Of the thesis entitled:
The Viennese Ethos: Delineating the Role of the Ringstrasse Today
A touch off true North from Vienna’s core, a grand boulevard begins to parade counterclockwise from the Donaukanal, around the Historic City Center until it meets the water once more. Over 160 years after its inauguration, the Ringstrasse, holding seats of government, upscale housing typologies, cultural buildings, urban parks, an imperial forum, and establishments of higher education, continues to effectively serve modernday Vienna. While there is historic documentation regarding the initial construction and significance of the boulevard, its present importance within the city - apart from its allure as a tourist haven - seems to be overlooked in quotidian life and recent research. This thesis seeks to investigate the current pertinent role of the Ringstrasse as a practical asset but also as a unique preservation of time in the city’s center that is juxtaposed by modern living. By use of analytical mapping, photography, and investigative drawing, the Ring is scrutinized through its openings and edges, contrasting typologies, and the constant process of centralization and decentralization formed by its infrastructures and networks. One must not fail to remember that Vienna’s power and high stature as an Imperial city entering the 20th century was accelerated by and continues to rely upon the unwavering foundation of the Ringstrasse.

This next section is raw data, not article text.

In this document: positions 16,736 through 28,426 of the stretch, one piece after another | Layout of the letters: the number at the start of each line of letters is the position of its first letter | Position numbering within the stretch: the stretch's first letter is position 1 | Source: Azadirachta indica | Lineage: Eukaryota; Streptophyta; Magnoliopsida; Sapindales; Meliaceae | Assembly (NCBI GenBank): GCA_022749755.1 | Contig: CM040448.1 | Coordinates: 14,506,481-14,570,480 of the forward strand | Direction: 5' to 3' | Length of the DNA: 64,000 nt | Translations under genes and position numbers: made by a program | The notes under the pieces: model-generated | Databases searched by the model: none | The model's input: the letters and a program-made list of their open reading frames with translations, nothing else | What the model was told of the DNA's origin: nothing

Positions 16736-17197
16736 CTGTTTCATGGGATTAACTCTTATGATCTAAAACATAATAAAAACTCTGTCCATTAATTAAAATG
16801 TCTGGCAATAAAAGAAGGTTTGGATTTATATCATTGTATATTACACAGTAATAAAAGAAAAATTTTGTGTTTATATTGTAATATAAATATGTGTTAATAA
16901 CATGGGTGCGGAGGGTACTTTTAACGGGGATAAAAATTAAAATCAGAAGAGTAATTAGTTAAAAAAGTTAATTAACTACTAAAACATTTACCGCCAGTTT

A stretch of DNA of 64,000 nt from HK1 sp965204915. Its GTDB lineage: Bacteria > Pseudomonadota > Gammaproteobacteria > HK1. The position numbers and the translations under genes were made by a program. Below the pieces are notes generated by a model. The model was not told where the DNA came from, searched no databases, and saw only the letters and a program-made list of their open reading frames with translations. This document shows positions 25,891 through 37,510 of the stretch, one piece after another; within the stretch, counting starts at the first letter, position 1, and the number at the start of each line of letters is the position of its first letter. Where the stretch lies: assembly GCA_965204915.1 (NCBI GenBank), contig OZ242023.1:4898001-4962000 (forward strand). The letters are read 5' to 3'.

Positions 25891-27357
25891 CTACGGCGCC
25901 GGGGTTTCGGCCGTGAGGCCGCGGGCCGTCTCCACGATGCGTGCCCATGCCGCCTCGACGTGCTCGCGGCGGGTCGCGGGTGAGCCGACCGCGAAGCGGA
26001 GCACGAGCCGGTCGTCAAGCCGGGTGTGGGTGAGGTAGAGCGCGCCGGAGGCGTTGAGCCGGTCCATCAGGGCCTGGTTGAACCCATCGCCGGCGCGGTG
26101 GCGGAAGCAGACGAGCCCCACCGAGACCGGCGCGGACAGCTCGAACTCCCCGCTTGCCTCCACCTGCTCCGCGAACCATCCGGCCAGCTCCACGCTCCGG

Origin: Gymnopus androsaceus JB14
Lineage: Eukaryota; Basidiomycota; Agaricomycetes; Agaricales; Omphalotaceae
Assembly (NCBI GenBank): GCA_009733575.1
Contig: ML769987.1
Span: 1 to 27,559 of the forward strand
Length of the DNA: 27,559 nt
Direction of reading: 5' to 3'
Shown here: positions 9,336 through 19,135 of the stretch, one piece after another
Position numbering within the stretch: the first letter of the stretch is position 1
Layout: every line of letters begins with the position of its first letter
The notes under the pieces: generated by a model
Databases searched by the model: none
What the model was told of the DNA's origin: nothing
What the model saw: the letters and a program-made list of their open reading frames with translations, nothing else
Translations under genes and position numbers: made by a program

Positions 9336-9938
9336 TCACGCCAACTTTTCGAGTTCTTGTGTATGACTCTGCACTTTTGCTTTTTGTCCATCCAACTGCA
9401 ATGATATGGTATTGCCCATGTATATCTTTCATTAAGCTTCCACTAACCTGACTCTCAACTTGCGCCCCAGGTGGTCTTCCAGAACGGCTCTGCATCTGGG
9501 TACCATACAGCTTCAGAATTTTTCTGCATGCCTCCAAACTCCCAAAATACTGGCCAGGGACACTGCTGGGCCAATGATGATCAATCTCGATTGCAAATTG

The examining committee is as follows:
Supervisor: Rick Haldenby
Reader: John McMinn
Internal-external committee member: Val Rynnimeri
External committee member: Peter Leeb
The defence examination will take place:
Wednesday, September 8, 2021, 10:00am
Teams link available via the graduate student Learn page or by request.
The committee has been approved as authorized by the Graduate Studies Committee.
A copy of the thesis is available for perusal in ARC 2106A.